Step 10. The last step in glycolysis is catalyzed by the enzyme pyruvate kinase (the enzyme in this case is named for the reverse reaction of pyruvate's conversion into PEP) and results in the production of a second ATP molecule by substrate-level phosphorylation and the compound pyruvic acid (or its salt form, pyruvate). Many enzymes in enzymatic pathways are named for the reverse reactions since the enzyme can catalyze both forward and reverse reactions (these may have been described initially by the reverse reaction that takes place in vitro, under non-physiological conditions).
Outcomes of Glycolysis
One glucose molecule produces four ATP, two NADH, and two pyruvate molecules during glycolysis.
Describe the energy obtained from one molecule of glucose going through glycolysis
- Although four ATP molecules are produced in the second half, the net gain of glycolysis is only two ATP because two ATP molecules are used in the first half of glycolysis.
- Enzymes that catalyze the reactions that produce ATP are rate-limiting steps of glycolysis and must be present in sufficient quantities for glycolysis to complete the production of four ATP, two NADH, and two pyruvate molecules for each glucose molecule that enters the pathway.
- Red blood cells require glycolysis as their sole source of ATP in order to survive, because they do not have mitochondria.
- Cancer cells and stem cells also use glycolysis as the main source of ATP (process known as aerobic glycolysis, or Warburg effect).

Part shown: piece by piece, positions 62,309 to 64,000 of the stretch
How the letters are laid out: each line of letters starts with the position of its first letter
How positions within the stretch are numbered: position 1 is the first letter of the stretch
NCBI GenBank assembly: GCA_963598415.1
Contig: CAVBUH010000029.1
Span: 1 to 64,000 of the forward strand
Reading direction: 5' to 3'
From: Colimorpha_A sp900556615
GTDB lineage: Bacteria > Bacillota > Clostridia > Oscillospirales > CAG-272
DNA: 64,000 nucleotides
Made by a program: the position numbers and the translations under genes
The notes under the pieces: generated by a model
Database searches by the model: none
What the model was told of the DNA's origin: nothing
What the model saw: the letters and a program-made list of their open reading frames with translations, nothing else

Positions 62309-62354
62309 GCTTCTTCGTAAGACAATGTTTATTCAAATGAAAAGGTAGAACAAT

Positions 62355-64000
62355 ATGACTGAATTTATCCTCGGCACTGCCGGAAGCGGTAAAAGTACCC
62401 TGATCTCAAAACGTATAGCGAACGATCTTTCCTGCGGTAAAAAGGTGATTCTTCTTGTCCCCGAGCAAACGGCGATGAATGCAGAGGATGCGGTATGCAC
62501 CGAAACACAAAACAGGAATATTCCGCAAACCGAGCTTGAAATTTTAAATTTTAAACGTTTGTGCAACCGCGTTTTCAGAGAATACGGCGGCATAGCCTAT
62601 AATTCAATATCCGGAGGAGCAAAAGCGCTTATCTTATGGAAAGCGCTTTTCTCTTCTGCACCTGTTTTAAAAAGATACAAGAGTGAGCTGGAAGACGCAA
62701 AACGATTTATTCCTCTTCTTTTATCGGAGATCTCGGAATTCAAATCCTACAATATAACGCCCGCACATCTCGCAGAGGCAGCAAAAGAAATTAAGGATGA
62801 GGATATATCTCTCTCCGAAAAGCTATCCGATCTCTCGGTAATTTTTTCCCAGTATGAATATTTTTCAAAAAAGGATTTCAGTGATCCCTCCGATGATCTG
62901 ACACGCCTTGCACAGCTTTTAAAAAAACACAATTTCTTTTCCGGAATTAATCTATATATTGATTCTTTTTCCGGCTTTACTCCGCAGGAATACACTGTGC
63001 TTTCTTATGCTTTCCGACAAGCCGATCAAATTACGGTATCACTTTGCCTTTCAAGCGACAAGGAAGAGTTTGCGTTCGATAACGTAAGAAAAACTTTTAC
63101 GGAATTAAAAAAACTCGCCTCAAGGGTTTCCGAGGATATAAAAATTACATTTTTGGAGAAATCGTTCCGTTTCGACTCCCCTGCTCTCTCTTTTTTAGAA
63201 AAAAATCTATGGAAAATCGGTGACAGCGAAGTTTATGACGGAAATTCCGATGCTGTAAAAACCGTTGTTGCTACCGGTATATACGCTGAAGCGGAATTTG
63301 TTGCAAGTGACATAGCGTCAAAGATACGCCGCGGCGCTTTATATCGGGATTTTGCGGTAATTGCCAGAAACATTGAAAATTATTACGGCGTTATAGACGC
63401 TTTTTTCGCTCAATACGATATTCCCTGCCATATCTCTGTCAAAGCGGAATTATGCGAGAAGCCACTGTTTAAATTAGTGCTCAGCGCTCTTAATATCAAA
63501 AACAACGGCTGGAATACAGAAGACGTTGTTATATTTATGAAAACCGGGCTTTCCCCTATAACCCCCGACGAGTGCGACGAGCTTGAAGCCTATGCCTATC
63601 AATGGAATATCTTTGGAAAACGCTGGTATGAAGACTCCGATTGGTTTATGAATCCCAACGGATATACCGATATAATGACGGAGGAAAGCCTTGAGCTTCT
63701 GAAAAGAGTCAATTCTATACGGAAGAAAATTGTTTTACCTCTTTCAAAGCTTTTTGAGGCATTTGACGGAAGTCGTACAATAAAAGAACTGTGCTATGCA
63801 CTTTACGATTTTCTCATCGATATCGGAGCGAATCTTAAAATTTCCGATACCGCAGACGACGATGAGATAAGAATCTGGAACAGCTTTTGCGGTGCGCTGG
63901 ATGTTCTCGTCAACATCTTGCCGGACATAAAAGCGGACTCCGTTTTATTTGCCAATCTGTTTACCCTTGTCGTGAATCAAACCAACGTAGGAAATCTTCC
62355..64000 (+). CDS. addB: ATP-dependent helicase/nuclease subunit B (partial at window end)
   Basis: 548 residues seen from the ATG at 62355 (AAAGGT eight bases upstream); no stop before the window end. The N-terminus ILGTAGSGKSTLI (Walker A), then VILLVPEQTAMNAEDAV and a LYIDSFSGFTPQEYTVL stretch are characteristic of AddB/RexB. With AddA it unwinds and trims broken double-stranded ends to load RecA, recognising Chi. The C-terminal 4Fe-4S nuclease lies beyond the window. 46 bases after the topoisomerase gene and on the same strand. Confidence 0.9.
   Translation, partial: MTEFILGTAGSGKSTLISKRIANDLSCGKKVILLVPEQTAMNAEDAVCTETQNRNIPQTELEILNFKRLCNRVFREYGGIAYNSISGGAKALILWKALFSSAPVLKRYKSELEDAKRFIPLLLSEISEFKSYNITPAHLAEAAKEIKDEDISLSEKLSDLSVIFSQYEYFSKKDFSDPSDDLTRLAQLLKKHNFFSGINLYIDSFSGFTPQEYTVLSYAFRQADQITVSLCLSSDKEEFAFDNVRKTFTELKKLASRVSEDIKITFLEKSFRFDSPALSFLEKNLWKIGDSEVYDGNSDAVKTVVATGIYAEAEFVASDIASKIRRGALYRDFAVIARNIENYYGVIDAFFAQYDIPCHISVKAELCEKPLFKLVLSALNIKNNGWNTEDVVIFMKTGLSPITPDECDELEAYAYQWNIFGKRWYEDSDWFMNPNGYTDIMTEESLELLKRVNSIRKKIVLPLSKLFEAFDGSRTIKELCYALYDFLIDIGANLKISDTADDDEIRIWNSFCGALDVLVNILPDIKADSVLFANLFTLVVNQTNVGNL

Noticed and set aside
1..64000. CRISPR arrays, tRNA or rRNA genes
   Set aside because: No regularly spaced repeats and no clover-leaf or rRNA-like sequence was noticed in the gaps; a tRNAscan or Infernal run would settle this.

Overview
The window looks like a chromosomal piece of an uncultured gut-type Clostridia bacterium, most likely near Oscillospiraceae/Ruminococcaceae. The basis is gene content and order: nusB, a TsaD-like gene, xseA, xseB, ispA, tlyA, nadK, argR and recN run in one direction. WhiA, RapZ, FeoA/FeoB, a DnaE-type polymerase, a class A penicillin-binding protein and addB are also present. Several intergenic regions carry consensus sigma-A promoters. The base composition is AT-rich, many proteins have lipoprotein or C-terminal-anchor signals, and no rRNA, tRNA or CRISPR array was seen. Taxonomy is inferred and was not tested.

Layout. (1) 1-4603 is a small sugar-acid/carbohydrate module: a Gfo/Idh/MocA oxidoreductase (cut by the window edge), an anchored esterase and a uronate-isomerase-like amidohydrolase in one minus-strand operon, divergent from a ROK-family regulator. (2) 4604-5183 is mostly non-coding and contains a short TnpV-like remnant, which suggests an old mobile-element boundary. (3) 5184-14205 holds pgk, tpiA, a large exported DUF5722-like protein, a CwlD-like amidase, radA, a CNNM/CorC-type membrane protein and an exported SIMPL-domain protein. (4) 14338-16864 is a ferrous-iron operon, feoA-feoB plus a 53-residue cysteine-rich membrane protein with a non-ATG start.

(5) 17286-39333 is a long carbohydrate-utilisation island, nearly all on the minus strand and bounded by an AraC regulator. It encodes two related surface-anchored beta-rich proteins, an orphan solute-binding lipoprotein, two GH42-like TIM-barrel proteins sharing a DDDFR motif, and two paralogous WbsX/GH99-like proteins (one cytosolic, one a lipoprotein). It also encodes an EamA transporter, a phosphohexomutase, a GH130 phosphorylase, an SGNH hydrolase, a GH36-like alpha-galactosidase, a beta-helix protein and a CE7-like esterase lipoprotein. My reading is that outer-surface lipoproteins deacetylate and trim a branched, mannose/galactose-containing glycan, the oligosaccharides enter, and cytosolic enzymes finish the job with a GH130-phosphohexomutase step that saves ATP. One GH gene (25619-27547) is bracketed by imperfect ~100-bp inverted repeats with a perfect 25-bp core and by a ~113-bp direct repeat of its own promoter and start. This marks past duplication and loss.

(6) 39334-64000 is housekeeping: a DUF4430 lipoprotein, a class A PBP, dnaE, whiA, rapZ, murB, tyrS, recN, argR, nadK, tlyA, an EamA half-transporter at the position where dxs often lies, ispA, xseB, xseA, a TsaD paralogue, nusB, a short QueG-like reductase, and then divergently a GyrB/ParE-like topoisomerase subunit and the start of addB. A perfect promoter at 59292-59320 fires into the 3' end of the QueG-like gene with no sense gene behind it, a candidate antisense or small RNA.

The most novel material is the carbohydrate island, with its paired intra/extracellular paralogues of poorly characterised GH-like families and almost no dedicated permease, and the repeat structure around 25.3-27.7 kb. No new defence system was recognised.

- pyruvate: any salt or ester of pyruvic acid; the end product of glycolysis before entering the TCA cycle
Outcomes of Glycolysis
Glycolysis starts with one molecule of glucose and ends with two pyruvate (pyruvic acid) molecules, a total of four ATP molecules, and two molecules of NADH. Two ATP molecules were used in the first half of the pathway to prepare the six-carbon ring for cleavage, so the cell has a net gain of two ATP molecules and 2 NADH molecules for its use. If the cell cannot catabolize the pyruvate molecules further (via the citric acid cycle or Krebs cycle), it will harvest only two ATP molecules from one molecule of glucose.
Glycolysis produces 2 ATP, 2 NADH, and 2 pyruvate molecules: Glycolysis, or the aerobic catabolic breakdown of glucose, produces energy in the form of ATP, NADH, and pyruvate, which itself enters the citric acid cycle to produce more energy.
Mature mammalian red blood cells do not have mitochondria and are not capable of aerobic respiration, the process in which organisms convert energy in the presence of oxygen. Instead, glycolysis is their sole source of ATP. Therefore, if glycolysis is interrupted, the red blood cells lose their ability to maintain their sodium-potassium pumps, which require ATP to function, and eventually, they die. For example, since the second half of glycolysis (which produces the energy molecules) slows or stops in the absence of NAD+, when NAD+ is unavailable, red blood cells will be unable to produce a sufficient amount of ATP in order to survive.
Additionally, the last step in glycolysis will not occur if pyruvate kinase, the enzyme that catalyzes the formation of pyruvate, is not available in sufficient quantities. In this situation, the entire glycolysis pathway will continue to proceed, but only two ATP molecules will be made in the second half (instead of the usual four ATP molecules). Thus, pyruvate kinase is a rate-limiting enzyme for glycolysis.